After repeated blandishments, threats, and skirmishes, Mohammedi resorted to brute force to make an example. During May 1957, dispatched a unit to Melouza, a village near Mesila known to harbour Mouvement sympathies. In a merciless killing spree, the village’s male adults – nearly four hundred men – were systemically butchered. This was only one of many massacres in the war, but unlike the majority it was carried out on the part of the celebrated Front, and would taint its legacy for years to come.

Shortly thereafter, Mohammedi followed Kerim abroad into newly independent Tunisia. Here, in the latest attempt to coordinate the various fronts, the Front had set up one of its two external legions to serve as both strategic reserves and overall strategists. Mohammedi was promoted to command this legion, whose responsibility included eastern Algeria; the less active western legion, based in newly independent Morocco, was captained by a wily, secretive, and cautious commander called Houari Boumedienne.

Soon the Tunisia legion faced a challenge. In order to interdict insurgent passage to and from Algeria, France constructed in September 1957 a massive electric fence along the Tunisian border, named after its army minister Andre Morice. Front supply lines, which had moved in and out of Tunisia with virtual impunity, were suddenly cut, isolating the battlefield fronts from their supporters abroad. France had earlier received a major diplomatic backlash for its destructive bombardment inside Tunisia; now, its airpower could be restricted to the Algerian side of the border, picking off whatever fighters managed to cross.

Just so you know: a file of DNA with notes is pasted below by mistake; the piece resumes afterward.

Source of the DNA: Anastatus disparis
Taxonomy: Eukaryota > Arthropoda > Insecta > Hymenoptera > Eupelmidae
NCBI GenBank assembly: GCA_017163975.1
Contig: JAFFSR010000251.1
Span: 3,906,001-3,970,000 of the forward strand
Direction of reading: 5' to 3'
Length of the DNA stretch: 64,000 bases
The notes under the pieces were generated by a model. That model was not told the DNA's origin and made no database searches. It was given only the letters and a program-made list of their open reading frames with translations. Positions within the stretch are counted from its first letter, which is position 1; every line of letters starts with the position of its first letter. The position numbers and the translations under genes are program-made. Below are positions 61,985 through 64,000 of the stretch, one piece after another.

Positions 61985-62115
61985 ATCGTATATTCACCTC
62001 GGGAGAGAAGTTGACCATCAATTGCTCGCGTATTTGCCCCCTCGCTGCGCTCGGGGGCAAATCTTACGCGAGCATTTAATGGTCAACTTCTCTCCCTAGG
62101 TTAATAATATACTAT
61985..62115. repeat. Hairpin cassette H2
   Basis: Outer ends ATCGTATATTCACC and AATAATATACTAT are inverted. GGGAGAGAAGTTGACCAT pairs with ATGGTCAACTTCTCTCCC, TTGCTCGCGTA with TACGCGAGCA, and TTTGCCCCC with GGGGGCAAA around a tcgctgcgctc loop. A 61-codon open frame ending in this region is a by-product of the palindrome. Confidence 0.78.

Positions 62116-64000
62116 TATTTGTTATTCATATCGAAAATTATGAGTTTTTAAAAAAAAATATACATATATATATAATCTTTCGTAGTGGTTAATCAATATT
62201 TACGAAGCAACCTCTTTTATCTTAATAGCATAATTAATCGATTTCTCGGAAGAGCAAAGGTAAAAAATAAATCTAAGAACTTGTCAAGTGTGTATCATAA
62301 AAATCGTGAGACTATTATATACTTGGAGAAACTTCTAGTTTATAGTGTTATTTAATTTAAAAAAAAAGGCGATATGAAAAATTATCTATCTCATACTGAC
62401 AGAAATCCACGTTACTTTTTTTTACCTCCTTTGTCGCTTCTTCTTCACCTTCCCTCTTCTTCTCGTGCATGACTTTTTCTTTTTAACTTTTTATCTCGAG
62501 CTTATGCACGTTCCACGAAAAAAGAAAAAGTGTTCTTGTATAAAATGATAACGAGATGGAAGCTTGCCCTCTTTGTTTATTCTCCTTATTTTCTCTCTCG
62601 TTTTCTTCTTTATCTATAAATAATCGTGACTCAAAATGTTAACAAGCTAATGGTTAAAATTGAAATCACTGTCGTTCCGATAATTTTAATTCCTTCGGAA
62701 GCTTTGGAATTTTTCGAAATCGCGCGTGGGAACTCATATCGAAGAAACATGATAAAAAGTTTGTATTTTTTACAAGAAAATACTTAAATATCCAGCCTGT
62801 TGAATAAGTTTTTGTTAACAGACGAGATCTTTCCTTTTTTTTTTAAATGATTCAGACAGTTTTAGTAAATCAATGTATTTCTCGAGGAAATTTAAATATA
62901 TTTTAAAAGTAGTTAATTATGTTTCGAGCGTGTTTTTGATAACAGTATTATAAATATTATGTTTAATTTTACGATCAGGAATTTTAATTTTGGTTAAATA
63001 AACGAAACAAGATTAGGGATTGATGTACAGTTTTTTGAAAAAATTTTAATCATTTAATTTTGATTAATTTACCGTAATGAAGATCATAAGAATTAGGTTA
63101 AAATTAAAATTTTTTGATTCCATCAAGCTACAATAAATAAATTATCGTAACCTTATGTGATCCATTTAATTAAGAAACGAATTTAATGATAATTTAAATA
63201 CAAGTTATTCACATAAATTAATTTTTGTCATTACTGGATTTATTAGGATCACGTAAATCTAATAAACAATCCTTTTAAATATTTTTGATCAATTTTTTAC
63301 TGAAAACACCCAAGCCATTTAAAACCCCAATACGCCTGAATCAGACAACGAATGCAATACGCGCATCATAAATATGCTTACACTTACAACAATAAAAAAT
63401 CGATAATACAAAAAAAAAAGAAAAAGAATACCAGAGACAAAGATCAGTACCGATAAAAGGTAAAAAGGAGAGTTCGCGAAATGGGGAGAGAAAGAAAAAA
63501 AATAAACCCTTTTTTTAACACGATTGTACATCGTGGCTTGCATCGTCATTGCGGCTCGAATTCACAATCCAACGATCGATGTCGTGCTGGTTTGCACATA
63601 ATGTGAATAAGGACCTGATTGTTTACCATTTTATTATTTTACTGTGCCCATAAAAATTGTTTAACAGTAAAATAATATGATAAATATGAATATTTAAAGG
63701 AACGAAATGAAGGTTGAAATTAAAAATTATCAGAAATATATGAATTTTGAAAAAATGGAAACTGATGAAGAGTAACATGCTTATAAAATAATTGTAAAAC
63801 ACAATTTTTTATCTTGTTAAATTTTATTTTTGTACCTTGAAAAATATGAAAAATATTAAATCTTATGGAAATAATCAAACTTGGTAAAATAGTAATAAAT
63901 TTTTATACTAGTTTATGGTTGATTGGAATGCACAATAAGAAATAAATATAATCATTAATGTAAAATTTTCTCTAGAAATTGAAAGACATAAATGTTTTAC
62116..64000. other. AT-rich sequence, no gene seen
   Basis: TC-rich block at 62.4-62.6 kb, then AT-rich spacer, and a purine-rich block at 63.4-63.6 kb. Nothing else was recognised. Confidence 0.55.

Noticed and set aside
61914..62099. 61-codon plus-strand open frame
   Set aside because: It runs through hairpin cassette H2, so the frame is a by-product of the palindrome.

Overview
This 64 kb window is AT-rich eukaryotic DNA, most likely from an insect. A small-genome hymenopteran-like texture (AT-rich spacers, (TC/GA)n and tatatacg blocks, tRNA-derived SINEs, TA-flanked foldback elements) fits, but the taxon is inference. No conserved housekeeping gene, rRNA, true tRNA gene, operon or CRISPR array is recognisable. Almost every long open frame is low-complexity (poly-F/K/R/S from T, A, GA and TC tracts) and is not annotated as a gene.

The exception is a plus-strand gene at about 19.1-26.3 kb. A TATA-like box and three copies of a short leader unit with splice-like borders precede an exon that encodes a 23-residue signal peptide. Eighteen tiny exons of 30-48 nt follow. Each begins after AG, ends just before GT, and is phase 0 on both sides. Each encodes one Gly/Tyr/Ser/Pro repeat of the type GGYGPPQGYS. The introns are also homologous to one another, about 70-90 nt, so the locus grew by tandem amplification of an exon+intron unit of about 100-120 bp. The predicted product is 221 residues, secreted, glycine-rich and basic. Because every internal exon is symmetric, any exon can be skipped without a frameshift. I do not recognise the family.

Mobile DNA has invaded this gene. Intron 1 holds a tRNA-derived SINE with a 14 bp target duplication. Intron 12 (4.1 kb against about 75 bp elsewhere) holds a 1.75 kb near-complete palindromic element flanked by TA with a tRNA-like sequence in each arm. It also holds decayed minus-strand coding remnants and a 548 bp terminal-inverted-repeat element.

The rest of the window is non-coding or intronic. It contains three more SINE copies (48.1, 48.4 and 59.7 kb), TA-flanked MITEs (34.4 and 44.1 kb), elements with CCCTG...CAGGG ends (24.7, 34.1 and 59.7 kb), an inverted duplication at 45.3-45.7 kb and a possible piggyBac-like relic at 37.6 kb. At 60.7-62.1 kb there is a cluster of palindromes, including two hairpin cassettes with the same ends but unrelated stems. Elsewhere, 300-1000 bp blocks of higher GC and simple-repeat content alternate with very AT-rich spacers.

The barrier vexed Front commanders in eastern Algeria. They mounted several attempts, some quite dextrous and others clumsier, to thwart it, but could not circumvent it with anything near the required regularity. Mohammedi – drawing, one suspects, from the attritional warfare at Russia in which he had participated – opted to throw more and more fighters at the problem, resulting in more and more casualties. Whereas most units had been small earlier, the largest that Mohammedi directed at the fence, captained by Lakhdar Chirine in May 1958, numbered about a thousand fighters, who were sitting ducks for French bombardment.

This unimaginative strategy hit morale hard, and provoked a backlash among the Front field commanders. In autumn 1958, the Front founded a “shadow cabinet” in exile, chaired by Ferhat Abbas and including Mohammedi as a largely honorary minister. Only a few weeks after its inauguration, this cabinet was faced with a mutiny in Tunisia, which was quickly put down. The mutiny was captained by the Front’s leading field commanders in eastern Algeria – Mohamed Lamouri, Ammara Bouglez, and Ahmed Nouaoura – and was alleged, with no proof, to have had the tacit approval of Masr.